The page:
Not that you’re interested, but there’s a new way to pay zero in chequing account fees.
Bank of Nova Scotia recently introduced a new account called Moneyback that earns you $1 in cash for every $100 you spend using Interac debit to an annual maximum of $300. A family could easily spend enough through debit in this account over a year to offset the $14.95 monthly fee.
Pay $14.95 per month to a bank? Sounds expensive, but Canadians do seem to be bafflingly tolerant toward paying fees on their chequing account. That’s the conclusion to be drawn from the ho-hum attitude shown toward the perfectly fine no-fee chequing options now available.
The online bank ING Direct’s Thrive Account had attracted just over 50,000 customers as of last month, which banking consultant David McVay describes as modest given ING’s big base of clients for its savings account and mortgages.
“I would say they’re on track to meet their target, but I would also say that it’s not a barn burner,” said Mr. McVay, who runs McVay and Associates. “It’s not a huge deluge.”
President’s Choice Financial, co-owned by Canadian Imperial Bank of Commerce and the Loblaw supermarket chain, has been around since 1998. PC Financial has a loyal and satisfied client base, if comments received by this column are any indication, but Mr. McVay isn’t bowled over by the growth there, either.
“None of the banks are worried about them any more,” he said.
The Moneyback account fits into a cash-back marketing theme that Scotiabank is employing as well through its Scotia Momentum Visa, Scotia Momentum Visa Infinite and Scotia Momentum No-Fee Visa cards. The difference between these three credit cards is mainly the annual fee and percentage of cash that customers receive back (I’m researching cash-back credit cards and your comments on the best options out there are welcome).
The Moneyback chequing account is an indirect way of offering what amounts to fee-free banking.
“It’s completely relevant in that area,” said Mike Henry, a senior vice-president at Scotiabank who oversees retail banking. “For the person that likes self-service banking and likes using debit a lot, Scotiabank is giving them an option that says, be rewarded for what you already do every day and come out ahead as a result.”
Scotiabank’s Scotia One is an example of how it and other banks offer fee-free banking through another route. It offers unlimited transactions of almost any type for $11.95 per month, but you pay nothing if you keep a daily minimum balance of $3,000.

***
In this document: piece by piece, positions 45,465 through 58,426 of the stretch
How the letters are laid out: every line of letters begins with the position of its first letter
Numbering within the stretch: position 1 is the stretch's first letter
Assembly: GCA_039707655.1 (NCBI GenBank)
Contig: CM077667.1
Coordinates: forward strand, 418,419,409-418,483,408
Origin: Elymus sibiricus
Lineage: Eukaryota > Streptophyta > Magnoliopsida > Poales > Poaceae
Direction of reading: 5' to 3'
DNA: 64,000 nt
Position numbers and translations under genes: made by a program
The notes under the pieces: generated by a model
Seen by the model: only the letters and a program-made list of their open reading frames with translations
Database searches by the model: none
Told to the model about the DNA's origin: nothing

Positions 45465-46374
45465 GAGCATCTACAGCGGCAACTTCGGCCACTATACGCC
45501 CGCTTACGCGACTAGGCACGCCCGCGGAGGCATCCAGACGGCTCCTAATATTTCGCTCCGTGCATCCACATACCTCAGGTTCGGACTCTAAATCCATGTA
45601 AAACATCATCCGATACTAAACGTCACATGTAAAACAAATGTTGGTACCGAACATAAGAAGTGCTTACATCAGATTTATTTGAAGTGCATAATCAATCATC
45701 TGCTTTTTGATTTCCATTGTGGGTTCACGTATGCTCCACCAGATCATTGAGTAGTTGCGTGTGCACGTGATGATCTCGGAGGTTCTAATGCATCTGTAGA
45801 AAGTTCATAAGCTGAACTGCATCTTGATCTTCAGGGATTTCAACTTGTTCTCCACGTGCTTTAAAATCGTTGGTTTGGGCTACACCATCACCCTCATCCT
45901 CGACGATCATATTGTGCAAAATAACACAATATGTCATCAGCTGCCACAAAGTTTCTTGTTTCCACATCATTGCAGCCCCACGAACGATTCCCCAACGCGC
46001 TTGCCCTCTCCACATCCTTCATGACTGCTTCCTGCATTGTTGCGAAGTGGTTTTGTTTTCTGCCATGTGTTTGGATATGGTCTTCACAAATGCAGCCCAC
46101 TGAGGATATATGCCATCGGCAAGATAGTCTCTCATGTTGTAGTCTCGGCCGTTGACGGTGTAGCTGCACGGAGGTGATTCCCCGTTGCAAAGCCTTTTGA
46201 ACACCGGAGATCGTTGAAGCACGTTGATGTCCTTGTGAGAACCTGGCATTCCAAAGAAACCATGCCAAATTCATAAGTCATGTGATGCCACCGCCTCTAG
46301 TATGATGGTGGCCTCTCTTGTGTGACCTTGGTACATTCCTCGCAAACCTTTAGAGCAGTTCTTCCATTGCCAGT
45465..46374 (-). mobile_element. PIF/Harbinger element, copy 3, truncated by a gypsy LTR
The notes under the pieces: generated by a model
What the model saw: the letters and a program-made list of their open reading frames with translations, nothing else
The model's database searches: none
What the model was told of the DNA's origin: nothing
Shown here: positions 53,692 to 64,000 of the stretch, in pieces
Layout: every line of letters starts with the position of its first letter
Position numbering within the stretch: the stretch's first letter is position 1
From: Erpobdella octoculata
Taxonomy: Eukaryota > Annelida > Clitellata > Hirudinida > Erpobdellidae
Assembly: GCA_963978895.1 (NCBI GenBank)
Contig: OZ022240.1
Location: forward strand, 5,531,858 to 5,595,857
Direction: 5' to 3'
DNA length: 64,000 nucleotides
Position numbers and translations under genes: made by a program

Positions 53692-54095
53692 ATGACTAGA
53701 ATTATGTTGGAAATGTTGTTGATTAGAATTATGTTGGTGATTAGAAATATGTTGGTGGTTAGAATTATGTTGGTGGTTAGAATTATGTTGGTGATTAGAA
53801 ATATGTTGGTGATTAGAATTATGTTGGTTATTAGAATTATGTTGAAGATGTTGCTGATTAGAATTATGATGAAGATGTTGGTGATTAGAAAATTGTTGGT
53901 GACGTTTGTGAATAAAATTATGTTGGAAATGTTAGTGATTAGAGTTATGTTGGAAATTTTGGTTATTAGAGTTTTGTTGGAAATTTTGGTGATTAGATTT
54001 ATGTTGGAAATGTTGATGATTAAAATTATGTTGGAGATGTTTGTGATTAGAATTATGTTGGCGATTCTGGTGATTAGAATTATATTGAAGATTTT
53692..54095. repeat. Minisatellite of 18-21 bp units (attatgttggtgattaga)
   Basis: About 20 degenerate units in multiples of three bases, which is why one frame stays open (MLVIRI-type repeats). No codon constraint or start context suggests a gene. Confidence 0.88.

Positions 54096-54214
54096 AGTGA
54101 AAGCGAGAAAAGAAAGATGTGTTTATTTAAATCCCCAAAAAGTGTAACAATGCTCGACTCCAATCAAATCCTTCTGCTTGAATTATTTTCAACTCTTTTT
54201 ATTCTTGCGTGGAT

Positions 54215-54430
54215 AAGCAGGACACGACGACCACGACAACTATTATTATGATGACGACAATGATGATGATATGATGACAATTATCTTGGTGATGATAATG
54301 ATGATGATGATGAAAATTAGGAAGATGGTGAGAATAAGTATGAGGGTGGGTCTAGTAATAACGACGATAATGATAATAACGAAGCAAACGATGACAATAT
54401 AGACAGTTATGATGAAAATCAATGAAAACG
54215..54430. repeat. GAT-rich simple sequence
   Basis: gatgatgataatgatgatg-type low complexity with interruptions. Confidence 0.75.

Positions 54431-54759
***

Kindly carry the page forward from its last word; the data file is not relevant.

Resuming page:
The Moneyback account rewards your spending, not your ability to never go below a $3,000 balance in your chequing account. One per cent cash-back for debits is tallied on a continuing basis and annually paid in cash to your account at the end of November.
With a monthly fee of $14.95, it would take annual debit spending of about $18,000 to get to a point where you’re essentially banking for free.
Mr. Henry quoted Statistics Canada numbers showing that average household spending on food, transportation and recreation is just a few dollars shy of $25,000 per year. He also noted that Scotia One customers are spending a bit over $16,000 per year using debit.
Want free chequing automatically, without having to buy lots of stuff or keep a brick of money in the bank? Then your choices are ING Direct, PC Financial and, if you live in British Columbia, Coast Capital Savings Credit Union.
Mr. McVay, the consultant, said part of the reason why no-fee chequing is a such niche business in Canada is that it’s already available to some segments of the population. Students and seniors can bank for free at most financial institutions, while financially secure people can eliminate fees by keeping a big balance in their account.
Another factor is that the banks offering no-fee chequing are online operations, with no branches for clients to visit. There’s a limited number of people who are willing to bank online only, without recourse to stop into a branch to deal with someone face to face.
“If there was no-fee chequing in the branch channel, it would catch on like wildfire,” Mr. McVay said. “But I don’t anticipate any of the major banks will do it because of the loss of revenue.”
This brings us back to Scotiabank’s Moneyback account. It’s no-fee chequing through the back door.
LAND OF THE FREE
Bank of Nova Scotia's Moneyback account gives you cash back for debit purchases and you can earn enough to offset your monthly account fees. Here's how it works:
$14.95, or $179.40 per year.
What you get each month
Unlimited self-serve transactions, two free transactions at non-Scotiabank ATMs, one in-branch transaction.
1 per cent of debit purchases up to $30,000 per year, paid into your account annually at the end of November.
Purchases made on each card linked to an account will earn rewards up to the yearly maximum.
Earn rewards by using Interac debit, Interac Online and cross-border debit purchases.